It is mindboggling to me that all these people may drift into my subconscious like ninja snowflakes and merge with my dreams in such a way that I’m convinced I’ve invented their faces, their voices, their clothes. Like I built them from scratch, rolled and patted every snowflake into microscopic snowmen and women. Gave them noses of carrots and eyes of potatoes and black pebble buttons and bent sticks as mouths, and then filled them with life with the ease of a young child. When I wake up they melt away because my conscious mind is too hot to hold them for long. And then it turns out that my brain tricked me into thinking that I moulded new individuals. That I somehow made up an entirely new person in my sleep. Out there in the physical world somewhere walks and talks and eats and shits the lady whose face my mind put on that awful bint behind the bar who refused to serve me anything but tomato juice unless I proved to her that I was truly a cat person.

What is she doing right now, that woman who (perhaps) sat on the bench in the park resting her chubby legs and who somehow sieved herself through my memory filter, glued herself to the walls and invaded my dream? What’s her life like?

I look at a map and I think that in all the streets in all cities and towns and villages in all countries there are people who dream of people they passed or encountered or observed all the time. Snapshot after inexplicable snapshot, seven billion minds are spammed with sneaky sub-memories of faces with other minds behind them. And then those other minds do the same thing to their owners’ dreams, although the mind behind the face we encounter in our dreams doesn’t match the mind from whence the face was copied. I just really wonder why; what drives my brain to choose one face over another?

Isn’t it absolutely tantalizing that other people may have your face pop up in their dream or nightmare one night, thinking that they invented you – or  wondering why on earth their brains picked your sweaty face for the pigeon salesman who wouldn’t take no for an answer?

They are all wrong(ed)

I saw father crying today. I went to mother to ask her why.

‘He cries for your brother,’ she said, ‘He cries, because your brother is not coming home.’

This made me cry.

‘Where is my brother, mother?’ I asked.

‘He is being held captive,’ she answered, as every other time. And as every other time, I did not understand.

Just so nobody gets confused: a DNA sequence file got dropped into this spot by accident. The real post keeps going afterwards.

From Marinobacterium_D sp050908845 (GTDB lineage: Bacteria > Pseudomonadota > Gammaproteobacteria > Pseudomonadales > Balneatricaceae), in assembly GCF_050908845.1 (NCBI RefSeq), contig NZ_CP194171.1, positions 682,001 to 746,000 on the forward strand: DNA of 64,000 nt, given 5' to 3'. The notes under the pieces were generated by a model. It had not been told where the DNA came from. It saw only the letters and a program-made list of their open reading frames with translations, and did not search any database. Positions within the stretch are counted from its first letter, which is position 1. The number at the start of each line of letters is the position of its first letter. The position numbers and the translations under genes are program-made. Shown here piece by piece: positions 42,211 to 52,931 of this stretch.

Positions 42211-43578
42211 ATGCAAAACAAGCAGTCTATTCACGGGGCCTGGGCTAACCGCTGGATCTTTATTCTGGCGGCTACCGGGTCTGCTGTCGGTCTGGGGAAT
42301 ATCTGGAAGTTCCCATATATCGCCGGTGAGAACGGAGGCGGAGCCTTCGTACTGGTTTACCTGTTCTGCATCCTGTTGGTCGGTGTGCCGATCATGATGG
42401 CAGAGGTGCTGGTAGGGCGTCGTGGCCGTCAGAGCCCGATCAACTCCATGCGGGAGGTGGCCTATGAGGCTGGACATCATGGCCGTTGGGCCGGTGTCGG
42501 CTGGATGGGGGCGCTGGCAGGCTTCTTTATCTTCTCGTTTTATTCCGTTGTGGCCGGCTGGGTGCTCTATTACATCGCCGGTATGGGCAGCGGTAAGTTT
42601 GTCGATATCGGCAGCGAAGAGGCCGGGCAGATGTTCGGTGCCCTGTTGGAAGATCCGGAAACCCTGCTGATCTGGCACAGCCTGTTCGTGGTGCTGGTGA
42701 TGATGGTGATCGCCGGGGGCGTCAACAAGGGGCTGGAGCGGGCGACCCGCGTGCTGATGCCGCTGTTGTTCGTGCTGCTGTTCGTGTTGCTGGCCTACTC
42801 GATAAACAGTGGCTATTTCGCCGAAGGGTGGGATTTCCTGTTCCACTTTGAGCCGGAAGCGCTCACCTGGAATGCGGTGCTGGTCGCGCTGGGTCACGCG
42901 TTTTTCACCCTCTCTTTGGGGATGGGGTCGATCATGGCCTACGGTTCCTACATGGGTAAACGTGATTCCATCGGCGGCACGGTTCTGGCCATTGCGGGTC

‘But why?’ I asked.

‘Because he lived. He went with your uncle to do a desperate and terrible thing. Your uncle died, but your brother lived and thus was captured.’

Now I cried for my uncle, but still did not understand.

‘But mother,’ I pleaded, ‘Why did uncle do this thing?’

‘He believed he must do this terrible thing, because he believed it was the only thing he could do. He believed that with this desperate thing, others might see his cause. and through grief for him and for others, that they might change. He believed that with this terrible and hopeless thing, that our family and our friends might return home.’

For all her explanations, I understood even less.

‘But mother, aren’t we home already?’

‘This is not our home, child. This is our refuge.’

‘But mother, I was born here. If this is not our home, where is it?’

‘It is near here, child. And it is in our past.’

‘But if it is near, why do we not go?’

‘Because we can not. We are being kept from returning.’

I began to understand.

‘Is this why uncle did this thing? Because we may not return?’

‘Yes, child,’ mother began to cry, ‘That is why they did this terrible, desperate and hopeless thing.’

‘But mother, if this thing would let us return home, why do you cry?’

I felt I understood more, but also nothing about the tears on mine and mother’s face.

‘Because, child. Our home is not our home anymore.’

New Year’s (V)ows and Delusions

So, I suppose that since it’s New Year’s Eve tonight it is sort of expected of me to write something about vigilant vows and rusty resolutions for 2013, awful mistakes and amazing adventures from the year that passed and amalgamate it all in some fancy, original anecdote that blows up like fireworks at the very end of the text. I’m supposed to be making dry-humoured jokes and puns about myself and about human kind in general – not disguising my contempt for all the things that are wrong in the world, but at the same time sounding hopeful at the prospect of a brighter future (nobody likes a pessimist on New Year’s).

That's some anecdote!

That’s some anecdote!

I ought to be making lists like Top Ten Events or contrast the best and the worst of 2012 in some kind of cavalcade – preferably with lots of photos – and insert quotations from famous people in the right places (two or three, not too many). And of course I had better mention the immensely funny thing that the world did not end ten days ago. I should come up with three to four great resolutions that mix irony and commitment in perfect blogger harmony, telling my readers how I intend to meet the New Year with a crooked grin, quick remarks and a firm determination to never give up (except where chocolate, overpriced dresses and The Lord of The Rings are involved).

New Year's (V)ows and Resolutions 03

As you may have guessed I will do no such thing. There are too many of those well-wishing, sugary-smiling wankers who keep claiming that “THIS year will be BETTER” – the emphasis becoming increasingly high-pitched and the speech getting more and more slurred with each year of depressing sameness.

New Year's (V)ows and Resolutions 02